The Syrian High Negotiations Committee has said that it will clarify its position on Idleb, while condemning the ongoing violence in the north.
The head of the Syrian High Negotiations Committee, Nasr al-Hariri, said that the committee will crystallize a united position around what is happening in Idleb on Tuesday.
Hariri told the Al-Sharq Al-Awsat newspaper on Jun. 17, 2019, that there was a state of anger inside the committee about what was happening to Idleb, and that the committee was in the process of crystallizing a united position around the issue.
The Negotiations Committee had begun its periodic meeting yesterday in the Saudi capital Riyadh and had agreed to name the session for the martyr Abdelbassat al-Sarout, who had died from his wounds last week.
Hariri said that the Syrian regime and its allies dismissing a political solution explained what was currently happening in Idleb, stressing the oppositions adherence to a political solution in Syria.
Idleb province and the Hama countryside have been witnessing a military escalation by Assad’s forces with backing from Russian warplanes since February, which has killed hundreds of civilians and wounded thousands.
According to statistics from the Response Coordination Group, 769 civilians have been killed, including 221 children and dozens wounded.
The team recorded the displacement of 551,877 people since the start of third military campaign by the regime and Russian forces in February on the Idleb and Hama countrysides.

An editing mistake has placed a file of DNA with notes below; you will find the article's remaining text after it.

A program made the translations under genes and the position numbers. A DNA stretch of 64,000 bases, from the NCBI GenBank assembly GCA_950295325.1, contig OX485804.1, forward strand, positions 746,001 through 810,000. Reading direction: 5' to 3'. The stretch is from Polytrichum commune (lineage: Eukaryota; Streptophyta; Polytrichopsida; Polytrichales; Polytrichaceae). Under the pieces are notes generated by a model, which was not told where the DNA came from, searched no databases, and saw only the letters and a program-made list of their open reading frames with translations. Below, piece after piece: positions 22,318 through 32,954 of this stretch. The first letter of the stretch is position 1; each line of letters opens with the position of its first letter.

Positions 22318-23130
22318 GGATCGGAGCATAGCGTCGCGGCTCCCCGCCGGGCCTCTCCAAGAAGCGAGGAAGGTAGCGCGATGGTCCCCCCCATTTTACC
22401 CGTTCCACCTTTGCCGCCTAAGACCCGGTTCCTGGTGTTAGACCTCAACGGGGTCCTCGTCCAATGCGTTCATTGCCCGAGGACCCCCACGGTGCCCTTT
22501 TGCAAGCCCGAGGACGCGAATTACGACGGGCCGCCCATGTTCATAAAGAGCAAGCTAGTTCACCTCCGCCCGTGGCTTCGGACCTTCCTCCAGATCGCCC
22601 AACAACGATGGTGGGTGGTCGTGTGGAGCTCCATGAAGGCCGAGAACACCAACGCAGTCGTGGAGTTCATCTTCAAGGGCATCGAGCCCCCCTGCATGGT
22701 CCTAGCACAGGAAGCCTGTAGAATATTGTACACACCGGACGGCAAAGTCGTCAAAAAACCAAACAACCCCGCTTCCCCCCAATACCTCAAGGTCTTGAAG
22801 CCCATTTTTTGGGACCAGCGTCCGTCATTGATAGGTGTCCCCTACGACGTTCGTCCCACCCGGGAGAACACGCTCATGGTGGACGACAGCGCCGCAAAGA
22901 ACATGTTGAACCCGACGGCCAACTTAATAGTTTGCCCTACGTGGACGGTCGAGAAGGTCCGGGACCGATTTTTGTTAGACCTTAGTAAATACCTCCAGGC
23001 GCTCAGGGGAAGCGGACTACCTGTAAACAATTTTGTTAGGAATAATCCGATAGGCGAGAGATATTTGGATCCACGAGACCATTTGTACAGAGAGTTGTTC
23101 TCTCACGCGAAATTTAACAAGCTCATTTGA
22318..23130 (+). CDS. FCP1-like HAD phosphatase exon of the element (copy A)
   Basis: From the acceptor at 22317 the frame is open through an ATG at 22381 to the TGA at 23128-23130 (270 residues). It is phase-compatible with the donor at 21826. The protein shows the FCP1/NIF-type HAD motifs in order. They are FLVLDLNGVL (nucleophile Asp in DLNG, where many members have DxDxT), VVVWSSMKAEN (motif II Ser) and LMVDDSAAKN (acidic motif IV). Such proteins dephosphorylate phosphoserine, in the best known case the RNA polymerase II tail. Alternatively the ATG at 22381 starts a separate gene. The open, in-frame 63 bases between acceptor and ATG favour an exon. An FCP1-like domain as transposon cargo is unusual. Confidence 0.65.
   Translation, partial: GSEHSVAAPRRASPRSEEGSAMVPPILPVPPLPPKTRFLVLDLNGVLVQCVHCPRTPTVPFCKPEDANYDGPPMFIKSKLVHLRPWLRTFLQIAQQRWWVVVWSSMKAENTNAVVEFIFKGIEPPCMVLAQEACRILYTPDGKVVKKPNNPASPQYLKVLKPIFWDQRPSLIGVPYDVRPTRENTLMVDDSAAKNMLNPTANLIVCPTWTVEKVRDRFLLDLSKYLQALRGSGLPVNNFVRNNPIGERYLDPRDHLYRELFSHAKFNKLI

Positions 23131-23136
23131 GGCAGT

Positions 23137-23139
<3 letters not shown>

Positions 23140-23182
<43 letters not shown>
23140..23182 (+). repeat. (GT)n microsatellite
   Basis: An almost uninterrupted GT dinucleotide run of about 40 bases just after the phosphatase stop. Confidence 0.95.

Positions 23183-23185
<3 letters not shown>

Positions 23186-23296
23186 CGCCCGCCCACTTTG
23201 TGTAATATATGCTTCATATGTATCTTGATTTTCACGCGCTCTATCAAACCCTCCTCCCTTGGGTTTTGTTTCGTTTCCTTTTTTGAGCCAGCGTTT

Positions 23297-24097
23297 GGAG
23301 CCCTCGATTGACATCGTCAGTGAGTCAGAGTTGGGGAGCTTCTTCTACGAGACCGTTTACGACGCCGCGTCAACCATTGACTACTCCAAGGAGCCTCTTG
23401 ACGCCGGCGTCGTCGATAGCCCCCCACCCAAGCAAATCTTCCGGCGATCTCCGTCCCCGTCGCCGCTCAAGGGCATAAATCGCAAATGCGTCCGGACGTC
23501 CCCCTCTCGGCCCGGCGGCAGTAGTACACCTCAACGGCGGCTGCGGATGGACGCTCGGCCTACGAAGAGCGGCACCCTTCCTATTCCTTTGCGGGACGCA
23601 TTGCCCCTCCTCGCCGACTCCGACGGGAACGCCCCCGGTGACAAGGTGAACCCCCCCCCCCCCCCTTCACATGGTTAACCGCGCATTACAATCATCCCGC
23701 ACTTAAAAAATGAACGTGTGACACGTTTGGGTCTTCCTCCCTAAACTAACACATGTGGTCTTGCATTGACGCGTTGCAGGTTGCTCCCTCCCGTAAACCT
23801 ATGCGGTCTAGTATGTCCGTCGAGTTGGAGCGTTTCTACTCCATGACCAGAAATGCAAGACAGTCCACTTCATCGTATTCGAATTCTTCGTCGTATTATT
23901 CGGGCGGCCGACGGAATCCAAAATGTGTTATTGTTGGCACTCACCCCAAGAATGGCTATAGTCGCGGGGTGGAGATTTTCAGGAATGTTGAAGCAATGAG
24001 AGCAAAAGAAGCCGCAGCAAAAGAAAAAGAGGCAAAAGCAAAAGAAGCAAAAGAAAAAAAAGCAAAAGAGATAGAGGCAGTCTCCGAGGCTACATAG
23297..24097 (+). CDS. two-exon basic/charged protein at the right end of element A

Hariri said that the committee meeting’s discussion focused on the tripartite war that Russia, Iran and the Assad regime were carrying out in Idleb, saying the opposition had advanced, defeated regime and Iranian forces and gained new territory.
The committee also discussed the racist campaign against Syrian refugees in Lebanon.
Hariri said that the committee would develop a plan to confront the campaign by Hezbollah and the Syrian regime as well as to evaluate the contact and meetings the committee had held with various bodies and Syrian revolutionary organizations inside the country and in the countries of exile.
In light of calls for them to return to the country, Syrians are facing a series of Lebanese measures and restrictions, including the closing of Syrians’ shops in April by Lebanese General Security under the pretext of not having work permits.
The Lebanese Foreign Minister Gebran Bassil recently stirred controversy after he published a tweet saying that “It is normal to defend the Lebanese labour force against any other foreign labour, whether it be Syrian, Palestinian, French, Saudi, Iranian or American, the Lebanese come first!” He was accused of racism.